Rented farmland: Who's implementing best management practices?

(Posted: August 29, 2016)
The amount of rented farmland in the Kettle Creek watershed in 1995 (left image) compared to 2011. Rented land is shown in red. Images used courtesy of Upper Thames River Conservation Authority and the Soil and Water Environmental Enhancement Program (SWEEP) Project.

By Jacqui Empson Laporte (Ontario Ministry of Agriculture, Food and Rural Affairs) and Mel Luymes (Farm & Food Care Ontario)

In Ontario, 35 per cent of farmland (roughly 1.6 million hectares or four million acres) is rented – landowners with land suitable for farming rent their land to full-time farmers under short-term or long-term rental agreements. As the images at right show, rented farmland in Ontario is on the rise. While the type of farming practice a farmer uses is often a reason a landowner will rent to a certain farmer, some land is rented because of family operations, historic neighbourly agreements, or simply the highest price per acre. The amount of land rented in a watershed can significantly affect the stewardship practices and the target audience of stewardship programs.

Research and observations indicate that the attention given to rented land may be different than that given to owned land. Soil health, water quality and the economic benefits of good farming practices can only be realized through long-term land management.

Soil is built by diversifying crops and minimizing tillage over many cropping seasons, and structural improvements like grassed waterways and erosion control berms require significant investment. Best management practices, such as cover crops and crop rotation, and the adoption of alternative cropping practices may not be possible due to short-term rental agreements, existing farming practices and the farming equipment used.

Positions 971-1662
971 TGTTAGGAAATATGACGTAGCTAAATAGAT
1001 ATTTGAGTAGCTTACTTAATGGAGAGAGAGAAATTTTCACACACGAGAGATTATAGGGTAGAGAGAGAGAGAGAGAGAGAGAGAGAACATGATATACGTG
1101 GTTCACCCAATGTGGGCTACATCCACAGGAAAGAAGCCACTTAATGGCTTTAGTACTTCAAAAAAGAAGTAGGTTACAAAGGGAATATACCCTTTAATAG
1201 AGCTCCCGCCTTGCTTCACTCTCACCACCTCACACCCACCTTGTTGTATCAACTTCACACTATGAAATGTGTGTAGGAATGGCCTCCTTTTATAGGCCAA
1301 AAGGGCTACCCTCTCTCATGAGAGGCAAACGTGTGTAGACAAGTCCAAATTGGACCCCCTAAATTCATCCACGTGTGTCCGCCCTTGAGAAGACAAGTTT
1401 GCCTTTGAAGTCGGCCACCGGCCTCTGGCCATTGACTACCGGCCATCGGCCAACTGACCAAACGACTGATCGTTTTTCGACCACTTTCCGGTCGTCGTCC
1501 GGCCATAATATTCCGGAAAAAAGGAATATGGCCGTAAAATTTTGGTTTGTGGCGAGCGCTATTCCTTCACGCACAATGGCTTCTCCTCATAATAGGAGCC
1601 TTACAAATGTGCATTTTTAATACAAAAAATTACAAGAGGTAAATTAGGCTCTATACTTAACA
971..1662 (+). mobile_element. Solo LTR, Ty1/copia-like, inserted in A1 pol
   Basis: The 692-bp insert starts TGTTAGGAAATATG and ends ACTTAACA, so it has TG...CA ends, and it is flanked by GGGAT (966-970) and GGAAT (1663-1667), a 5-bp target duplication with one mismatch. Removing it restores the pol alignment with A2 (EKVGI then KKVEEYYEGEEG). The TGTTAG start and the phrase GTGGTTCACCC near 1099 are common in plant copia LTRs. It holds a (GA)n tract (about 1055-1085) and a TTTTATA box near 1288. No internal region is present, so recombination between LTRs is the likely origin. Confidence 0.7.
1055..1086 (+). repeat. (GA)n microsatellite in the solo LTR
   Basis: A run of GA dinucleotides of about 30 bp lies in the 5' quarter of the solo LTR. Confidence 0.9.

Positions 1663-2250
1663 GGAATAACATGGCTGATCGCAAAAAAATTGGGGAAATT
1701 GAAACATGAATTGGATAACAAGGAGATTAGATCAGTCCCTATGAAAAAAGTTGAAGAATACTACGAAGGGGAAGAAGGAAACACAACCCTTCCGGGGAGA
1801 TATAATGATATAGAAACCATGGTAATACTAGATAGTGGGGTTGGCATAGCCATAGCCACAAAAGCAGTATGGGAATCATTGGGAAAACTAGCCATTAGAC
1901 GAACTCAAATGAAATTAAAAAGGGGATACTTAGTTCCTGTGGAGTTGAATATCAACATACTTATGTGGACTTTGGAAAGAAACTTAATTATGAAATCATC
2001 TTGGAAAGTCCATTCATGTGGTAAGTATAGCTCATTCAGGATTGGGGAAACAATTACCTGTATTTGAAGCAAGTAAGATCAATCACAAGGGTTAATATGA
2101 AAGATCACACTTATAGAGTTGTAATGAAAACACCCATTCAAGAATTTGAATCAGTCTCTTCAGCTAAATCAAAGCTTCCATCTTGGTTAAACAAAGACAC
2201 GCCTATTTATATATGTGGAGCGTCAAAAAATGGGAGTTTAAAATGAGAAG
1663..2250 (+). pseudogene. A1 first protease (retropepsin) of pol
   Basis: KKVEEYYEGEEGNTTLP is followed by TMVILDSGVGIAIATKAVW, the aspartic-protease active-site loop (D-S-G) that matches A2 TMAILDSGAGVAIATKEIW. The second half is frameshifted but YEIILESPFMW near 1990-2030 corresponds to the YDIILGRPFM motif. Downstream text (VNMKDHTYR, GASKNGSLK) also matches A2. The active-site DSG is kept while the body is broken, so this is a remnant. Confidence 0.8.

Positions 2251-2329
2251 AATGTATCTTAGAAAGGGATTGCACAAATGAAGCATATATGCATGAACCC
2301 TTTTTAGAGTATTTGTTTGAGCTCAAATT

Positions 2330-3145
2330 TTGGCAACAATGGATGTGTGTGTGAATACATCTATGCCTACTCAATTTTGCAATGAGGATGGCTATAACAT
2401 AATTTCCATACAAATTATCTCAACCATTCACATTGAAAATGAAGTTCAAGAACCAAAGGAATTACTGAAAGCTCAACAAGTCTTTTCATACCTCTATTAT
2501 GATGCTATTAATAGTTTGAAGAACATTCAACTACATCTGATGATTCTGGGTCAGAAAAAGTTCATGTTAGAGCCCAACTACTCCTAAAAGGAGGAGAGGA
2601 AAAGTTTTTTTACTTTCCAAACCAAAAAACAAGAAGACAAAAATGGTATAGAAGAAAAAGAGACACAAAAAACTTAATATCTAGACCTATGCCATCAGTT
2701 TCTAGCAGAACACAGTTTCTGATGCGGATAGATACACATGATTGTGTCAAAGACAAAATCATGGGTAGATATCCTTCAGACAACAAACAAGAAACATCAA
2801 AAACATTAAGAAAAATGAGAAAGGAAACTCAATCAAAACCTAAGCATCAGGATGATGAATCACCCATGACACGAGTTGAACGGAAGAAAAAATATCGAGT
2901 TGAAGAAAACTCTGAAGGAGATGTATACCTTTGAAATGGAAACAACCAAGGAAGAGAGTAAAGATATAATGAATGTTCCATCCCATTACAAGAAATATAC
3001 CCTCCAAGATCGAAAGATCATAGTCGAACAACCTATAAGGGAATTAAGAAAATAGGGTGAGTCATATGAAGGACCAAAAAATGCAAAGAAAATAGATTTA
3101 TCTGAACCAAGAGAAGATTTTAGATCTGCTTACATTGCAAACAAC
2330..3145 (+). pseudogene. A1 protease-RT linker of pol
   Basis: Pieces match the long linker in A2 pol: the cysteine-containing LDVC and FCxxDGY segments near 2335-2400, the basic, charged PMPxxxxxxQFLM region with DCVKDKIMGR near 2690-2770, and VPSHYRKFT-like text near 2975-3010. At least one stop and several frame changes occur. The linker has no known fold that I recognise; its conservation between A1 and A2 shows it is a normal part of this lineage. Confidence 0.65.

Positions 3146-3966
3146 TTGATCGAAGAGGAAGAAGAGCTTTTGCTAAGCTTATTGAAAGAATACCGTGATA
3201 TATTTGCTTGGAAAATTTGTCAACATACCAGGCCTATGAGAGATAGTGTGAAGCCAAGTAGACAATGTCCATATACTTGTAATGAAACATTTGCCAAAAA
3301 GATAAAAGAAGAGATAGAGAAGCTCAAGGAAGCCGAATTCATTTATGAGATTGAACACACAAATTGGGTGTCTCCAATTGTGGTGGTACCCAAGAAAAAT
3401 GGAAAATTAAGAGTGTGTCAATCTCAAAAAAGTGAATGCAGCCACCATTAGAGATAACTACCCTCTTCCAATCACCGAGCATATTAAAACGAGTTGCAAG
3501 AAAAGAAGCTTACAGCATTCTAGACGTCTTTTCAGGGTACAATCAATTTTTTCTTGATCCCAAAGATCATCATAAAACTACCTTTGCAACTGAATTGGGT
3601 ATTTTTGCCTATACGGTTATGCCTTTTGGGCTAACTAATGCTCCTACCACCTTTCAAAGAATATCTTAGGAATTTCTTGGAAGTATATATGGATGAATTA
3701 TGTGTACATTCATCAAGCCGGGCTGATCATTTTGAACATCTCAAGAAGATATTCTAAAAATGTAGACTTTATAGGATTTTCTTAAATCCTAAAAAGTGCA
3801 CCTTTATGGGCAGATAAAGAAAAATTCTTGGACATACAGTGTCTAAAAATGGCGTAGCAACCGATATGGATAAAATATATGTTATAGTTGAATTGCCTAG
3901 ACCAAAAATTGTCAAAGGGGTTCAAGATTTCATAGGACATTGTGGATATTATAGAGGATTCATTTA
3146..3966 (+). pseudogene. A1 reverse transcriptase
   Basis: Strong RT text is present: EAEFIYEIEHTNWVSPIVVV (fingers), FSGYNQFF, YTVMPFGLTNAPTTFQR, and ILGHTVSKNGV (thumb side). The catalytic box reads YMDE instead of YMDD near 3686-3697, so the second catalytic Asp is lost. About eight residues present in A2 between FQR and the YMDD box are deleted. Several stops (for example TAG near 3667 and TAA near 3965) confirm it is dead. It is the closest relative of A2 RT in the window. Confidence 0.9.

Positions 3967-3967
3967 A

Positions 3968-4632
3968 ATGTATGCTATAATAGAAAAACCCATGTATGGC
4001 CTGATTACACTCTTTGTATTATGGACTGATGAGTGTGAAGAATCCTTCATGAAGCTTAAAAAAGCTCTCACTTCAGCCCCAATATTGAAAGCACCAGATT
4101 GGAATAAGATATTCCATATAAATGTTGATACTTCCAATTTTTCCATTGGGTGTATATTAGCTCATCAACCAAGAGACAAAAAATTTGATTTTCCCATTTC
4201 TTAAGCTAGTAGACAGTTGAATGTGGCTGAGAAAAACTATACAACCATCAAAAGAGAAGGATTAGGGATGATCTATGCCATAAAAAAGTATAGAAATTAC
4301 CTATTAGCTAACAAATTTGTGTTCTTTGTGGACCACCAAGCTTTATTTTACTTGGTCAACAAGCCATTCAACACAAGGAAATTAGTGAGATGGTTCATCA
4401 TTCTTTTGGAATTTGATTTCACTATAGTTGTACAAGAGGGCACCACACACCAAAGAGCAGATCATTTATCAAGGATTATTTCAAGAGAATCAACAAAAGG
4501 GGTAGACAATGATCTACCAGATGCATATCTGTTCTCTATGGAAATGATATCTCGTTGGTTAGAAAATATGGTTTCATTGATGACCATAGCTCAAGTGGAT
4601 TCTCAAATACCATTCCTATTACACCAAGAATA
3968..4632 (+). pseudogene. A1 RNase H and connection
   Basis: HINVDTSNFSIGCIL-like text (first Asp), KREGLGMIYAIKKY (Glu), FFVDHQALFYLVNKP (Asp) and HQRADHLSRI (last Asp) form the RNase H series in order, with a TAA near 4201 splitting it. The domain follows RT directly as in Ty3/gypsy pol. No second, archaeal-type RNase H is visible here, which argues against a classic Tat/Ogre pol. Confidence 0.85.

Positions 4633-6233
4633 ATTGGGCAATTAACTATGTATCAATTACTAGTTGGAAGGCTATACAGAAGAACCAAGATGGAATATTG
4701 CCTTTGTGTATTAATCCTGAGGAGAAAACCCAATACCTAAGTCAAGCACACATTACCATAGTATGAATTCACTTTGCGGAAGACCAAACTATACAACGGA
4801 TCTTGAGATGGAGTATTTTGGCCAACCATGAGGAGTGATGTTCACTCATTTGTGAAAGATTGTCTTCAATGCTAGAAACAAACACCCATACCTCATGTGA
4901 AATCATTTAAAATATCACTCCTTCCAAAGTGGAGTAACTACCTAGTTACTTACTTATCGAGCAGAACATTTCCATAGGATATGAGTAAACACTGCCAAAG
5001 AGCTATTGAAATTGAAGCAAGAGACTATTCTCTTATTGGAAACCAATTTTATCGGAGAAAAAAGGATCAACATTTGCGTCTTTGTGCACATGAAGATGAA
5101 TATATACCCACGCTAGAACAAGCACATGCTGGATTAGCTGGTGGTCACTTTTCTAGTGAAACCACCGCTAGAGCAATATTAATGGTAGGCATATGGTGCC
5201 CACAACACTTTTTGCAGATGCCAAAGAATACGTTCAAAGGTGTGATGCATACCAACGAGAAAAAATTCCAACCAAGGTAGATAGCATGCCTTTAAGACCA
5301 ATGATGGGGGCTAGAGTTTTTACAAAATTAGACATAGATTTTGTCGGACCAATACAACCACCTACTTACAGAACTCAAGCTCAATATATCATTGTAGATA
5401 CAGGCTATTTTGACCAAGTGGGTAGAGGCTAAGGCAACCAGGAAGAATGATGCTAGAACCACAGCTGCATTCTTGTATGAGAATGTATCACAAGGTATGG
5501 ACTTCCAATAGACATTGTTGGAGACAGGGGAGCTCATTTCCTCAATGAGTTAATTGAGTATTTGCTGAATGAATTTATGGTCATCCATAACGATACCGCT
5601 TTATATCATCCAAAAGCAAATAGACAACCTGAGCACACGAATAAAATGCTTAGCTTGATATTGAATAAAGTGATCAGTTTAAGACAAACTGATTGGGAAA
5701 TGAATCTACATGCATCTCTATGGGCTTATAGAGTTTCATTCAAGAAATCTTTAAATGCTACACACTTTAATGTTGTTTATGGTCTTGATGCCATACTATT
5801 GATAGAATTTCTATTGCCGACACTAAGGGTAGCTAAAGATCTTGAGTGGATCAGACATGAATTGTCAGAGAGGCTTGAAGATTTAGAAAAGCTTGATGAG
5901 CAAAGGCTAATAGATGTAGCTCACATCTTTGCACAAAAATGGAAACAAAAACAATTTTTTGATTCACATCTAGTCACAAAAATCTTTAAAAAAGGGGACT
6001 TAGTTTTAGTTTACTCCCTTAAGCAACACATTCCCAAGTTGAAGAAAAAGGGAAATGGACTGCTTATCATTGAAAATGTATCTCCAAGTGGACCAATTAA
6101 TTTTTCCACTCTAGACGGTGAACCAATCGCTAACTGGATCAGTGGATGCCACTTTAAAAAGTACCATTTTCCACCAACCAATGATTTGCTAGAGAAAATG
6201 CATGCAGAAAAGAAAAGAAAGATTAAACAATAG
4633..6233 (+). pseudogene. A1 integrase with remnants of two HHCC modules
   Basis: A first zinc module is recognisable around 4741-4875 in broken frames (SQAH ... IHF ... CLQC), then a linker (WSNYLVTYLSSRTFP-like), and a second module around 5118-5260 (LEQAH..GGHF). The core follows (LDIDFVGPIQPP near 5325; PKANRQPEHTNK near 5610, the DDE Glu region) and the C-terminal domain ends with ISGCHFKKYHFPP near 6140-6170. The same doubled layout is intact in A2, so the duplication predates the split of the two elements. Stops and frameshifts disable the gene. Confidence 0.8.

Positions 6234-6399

Stewardship programs are geared towards landowners; however, some landowners may not be actively engaged in land management practices. If landowners are not actively engaged, it is challenging for local stewardship coordinators to educate, coordinate and encourage the adoption of best management practices. Renters may be the ones in a position to identify the need for best management practices, but have little incentive to make changes.

Communication between landowners and those renting their land is crucial. Landowners need to understand why long-term stewardship goals are important and find renters that share the same long-term conservation goals. As a minimum, the landowner and renter could talk yearly about possible land management practices, including:

  • Diversity within a crop rotation
  • Inclusion of cover crops
  • Tillage practices
  • Fertilizer timing and placement
  • Erosion mitigation

Soil and water quality could be improved by increasing the length of tenure. The lease agreement could include expected land management practices, such as cropping practices to use, conservation goals, or an agreement for financing larger structural investments, such as erosion control.

With Great Lake Agricultural Stewardship Initiative (GLASI) funding, Farm & Food Care Ontario is working with the Ontario Farmland Trust, conservation authorities, Ontario Ministry of Agriculture, Food and Rural Affairs (OMAFRA) staff, landowning companies, lawyers and farmers to create resources on these important issues. They are looking for ways to promote soil conservation and water management on rented land through a suite of educational and rental agreement resources available at:


Feature Article

Cover crops like those shown in the photo reduce erosion, lessen impacts on water,  and protect and improve soil health.
Cover Crops Doing Well in Huron County
Second year of Huron County Clean Water Project's cover crops incentive category surpasses surprising success of first year
Wednesday, July 26, 2017


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